I'll be uploading a series of sea/space/landscapes over the course of the rest of the week, a series of short studies I am doing to complement a short written piece for my Russian Science Fiction and Fantasy course. The final project for the course was left very open-ended, and I chose to create these paintings to try and get at the similarities and differences I saw in the settings of the works we read this past year.
From the streets of St. Petersburg to the cabin of a small spacecraft in the middle of nowhere, science fiction settings tend to have a dual sense of isolation and potential. The first painting I have put up, a loosely drawn seascape, is my reaction to Polish author Stanislaw Lem's Solaris. If you've read the book you know that it is more about man and human psychology than it is about the environment, but in the novel the planet Solaris is completely covered in a giant, mesmerizing ocean. The ocean turns out to be a conscious being, reaching out to the three human scientists in the nearby observation platform through psychological apparitions.
Although dark skies and breaking waves aren't exactly the right imagery for the planet Solaris, since breaking waves require some kind of land to break upon, I wanted to paint waves because water itself can exist both as a unified flow and as discreet droplets and spray. This duality is best visualized through breaking, churning waves, rather than smooth ocean swell... it is interesting that Lem chose an ocean to embody the single discreet consciousness of Solaris, despite that duality. A single mind, trying to understand the concept of discreet existence.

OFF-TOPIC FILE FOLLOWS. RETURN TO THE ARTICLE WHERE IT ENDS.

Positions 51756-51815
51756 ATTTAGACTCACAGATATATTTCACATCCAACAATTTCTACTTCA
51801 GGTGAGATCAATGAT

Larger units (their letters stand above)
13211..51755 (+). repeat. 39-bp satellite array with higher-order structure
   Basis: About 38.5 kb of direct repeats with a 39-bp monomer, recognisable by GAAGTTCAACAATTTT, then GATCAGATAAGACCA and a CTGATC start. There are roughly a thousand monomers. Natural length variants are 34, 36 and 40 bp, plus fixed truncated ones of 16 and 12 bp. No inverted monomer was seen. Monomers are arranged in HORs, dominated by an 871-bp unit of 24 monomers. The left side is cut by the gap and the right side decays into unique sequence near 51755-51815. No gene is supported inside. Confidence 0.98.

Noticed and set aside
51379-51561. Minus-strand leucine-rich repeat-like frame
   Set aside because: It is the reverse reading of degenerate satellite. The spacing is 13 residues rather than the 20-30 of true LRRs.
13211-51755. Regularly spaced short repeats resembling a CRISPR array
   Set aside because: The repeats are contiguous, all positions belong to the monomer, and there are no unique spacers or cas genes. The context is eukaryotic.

It's an interesting backdrop for a story, in any event... a few lone and lonely men, cut off from each other and from mankind, against an endless ocean.
(hehe, I really am posting journal entries only about once a month... oh well.)
Listening to: Gnarls Barkley
Playing: Burnout Legends